There will also finally be limits on so-called “reimbursements” for board attendance.   As our reports indicated the evidence seems to point to manager’s salaries rising for many southern cooperatives in almost a direct ratio to also increasing the pay of directors, as recorded in their IRS 990 filings as 501c3 nonprofit organizations.  These elected positions are supposed to be voluntary, but have become key income sources for many directors, encouraging them to hold on to the posts for years and years.  This PSC action could cap that off.

An issue still unresolved, amazingly, is health insurance, which is a surprising and unknown benefit for volunteer board members, but is all part of this mutual backscratching and log-rolling, and a very pricey benefit at that.  In some cases, the PSC found that family members were also being covered!  All national cooperative recommendations abhor this practice, but reportedly at the expense of the cooperative members, this may be unresolved in Louisiana – and certainly elsewhere – but has to go.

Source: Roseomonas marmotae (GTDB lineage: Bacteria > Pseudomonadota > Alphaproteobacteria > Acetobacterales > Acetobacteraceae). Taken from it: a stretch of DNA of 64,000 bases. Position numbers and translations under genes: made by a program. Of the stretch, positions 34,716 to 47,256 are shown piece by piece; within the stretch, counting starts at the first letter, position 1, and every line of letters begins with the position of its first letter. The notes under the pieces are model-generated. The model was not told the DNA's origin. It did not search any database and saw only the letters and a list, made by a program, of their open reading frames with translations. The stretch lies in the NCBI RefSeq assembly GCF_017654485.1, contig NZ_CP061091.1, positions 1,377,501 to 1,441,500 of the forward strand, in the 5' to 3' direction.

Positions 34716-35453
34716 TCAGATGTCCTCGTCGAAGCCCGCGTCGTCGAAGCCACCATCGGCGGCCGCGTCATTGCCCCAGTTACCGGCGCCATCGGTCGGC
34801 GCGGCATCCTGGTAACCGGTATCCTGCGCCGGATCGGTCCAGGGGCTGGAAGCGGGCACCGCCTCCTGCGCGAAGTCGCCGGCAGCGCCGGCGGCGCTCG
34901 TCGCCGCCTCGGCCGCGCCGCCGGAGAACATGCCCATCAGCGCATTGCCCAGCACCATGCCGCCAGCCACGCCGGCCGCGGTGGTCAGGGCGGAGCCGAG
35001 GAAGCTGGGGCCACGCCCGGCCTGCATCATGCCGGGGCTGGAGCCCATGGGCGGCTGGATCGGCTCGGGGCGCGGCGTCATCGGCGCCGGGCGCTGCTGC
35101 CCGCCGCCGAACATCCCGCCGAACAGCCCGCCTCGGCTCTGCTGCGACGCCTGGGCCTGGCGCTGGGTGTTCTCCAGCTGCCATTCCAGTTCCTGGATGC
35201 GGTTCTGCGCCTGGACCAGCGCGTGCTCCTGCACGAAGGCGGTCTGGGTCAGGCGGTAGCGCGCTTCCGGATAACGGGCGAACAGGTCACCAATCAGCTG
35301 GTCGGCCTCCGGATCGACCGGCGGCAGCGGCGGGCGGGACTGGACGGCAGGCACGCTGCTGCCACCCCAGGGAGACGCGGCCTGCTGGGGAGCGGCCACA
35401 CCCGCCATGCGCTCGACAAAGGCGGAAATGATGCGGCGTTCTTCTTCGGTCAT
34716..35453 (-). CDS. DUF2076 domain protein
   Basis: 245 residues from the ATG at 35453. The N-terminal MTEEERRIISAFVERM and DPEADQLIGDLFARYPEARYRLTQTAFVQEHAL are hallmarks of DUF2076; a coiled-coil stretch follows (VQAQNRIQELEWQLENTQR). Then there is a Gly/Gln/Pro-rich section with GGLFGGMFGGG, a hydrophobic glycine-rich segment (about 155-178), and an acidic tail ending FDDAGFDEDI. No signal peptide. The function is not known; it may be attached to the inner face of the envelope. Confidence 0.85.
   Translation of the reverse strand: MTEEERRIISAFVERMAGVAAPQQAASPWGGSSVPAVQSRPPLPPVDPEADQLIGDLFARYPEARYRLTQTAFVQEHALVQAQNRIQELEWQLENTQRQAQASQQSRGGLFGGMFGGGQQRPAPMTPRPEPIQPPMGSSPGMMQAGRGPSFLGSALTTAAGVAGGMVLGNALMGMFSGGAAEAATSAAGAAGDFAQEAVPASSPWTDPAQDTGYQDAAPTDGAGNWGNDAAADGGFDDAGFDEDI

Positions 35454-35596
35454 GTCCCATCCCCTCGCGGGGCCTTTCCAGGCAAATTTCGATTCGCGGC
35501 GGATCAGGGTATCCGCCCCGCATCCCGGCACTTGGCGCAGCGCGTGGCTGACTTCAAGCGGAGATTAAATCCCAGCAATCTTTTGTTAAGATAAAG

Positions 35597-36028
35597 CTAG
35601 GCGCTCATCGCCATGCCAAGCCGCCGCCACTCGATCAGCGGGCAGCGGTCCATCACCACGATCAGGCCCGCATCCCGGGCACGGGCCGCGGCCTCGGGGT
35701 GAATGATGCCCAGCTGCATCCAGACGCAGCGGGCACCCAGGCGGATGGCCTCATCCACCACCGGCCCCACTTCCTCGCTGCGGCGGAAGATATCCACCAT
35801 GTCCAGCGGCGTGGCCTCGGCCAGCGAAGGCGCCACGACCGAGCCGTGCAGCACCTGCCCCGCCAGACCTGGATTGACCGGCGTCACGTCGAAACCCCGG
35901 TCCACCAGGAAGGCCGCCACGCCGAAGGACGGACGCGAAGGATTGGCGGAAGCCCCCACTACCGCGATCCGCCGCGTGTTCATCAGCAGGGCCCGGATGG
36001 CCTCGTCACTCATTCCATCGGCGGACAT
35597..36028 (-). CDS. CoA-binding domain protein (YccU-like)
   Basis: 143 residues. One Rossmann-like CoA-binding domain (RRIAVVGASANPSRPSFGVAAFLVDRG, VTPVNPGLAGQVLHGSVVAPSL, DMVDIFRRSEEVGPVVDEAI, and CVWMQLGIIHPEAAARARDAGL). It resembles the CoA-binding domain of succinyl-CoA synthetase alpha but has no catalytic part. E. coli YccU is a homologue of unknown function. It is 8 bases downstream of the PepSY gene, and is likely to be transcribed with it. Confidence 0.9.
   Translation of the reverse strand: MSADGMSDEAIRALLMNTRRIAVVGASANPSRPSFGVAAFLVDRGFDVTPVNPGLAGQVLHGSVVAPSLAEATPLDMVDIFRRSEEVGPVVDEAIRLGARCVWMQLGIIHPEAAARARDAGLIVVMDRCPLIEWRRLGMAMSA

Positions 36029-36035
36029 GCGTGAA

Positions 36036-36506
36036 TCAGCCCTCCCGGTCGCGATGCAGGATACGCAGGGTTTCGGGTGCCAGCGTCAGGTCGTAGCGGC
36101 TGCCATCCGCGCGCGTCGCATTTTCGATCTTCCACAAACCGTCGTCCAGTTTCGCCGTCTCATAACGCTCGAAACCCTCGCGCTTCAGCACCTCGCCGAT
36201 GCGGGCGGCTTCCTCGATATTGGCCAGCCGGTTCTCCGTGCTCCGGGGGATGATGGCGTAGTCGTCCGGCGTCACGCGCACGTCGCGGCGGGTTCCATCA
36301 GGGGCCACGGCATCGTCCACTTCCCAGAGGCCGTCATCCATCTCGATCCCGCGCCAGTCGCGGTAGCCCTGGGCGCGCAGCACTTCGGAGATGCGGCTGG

None of these reforms will solve the fundamental issues, but this will be a sea change for many cooperatives, and should be a warning that change is coming, ready or not, to the rest of them.  Now, if we can just hold the Louisiana PSC’s feet to the fire, and get other states to get on board, we will really see some change come as members are enabled to seize back the powers that should have always been theirs.

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One People Under the Moon and Sun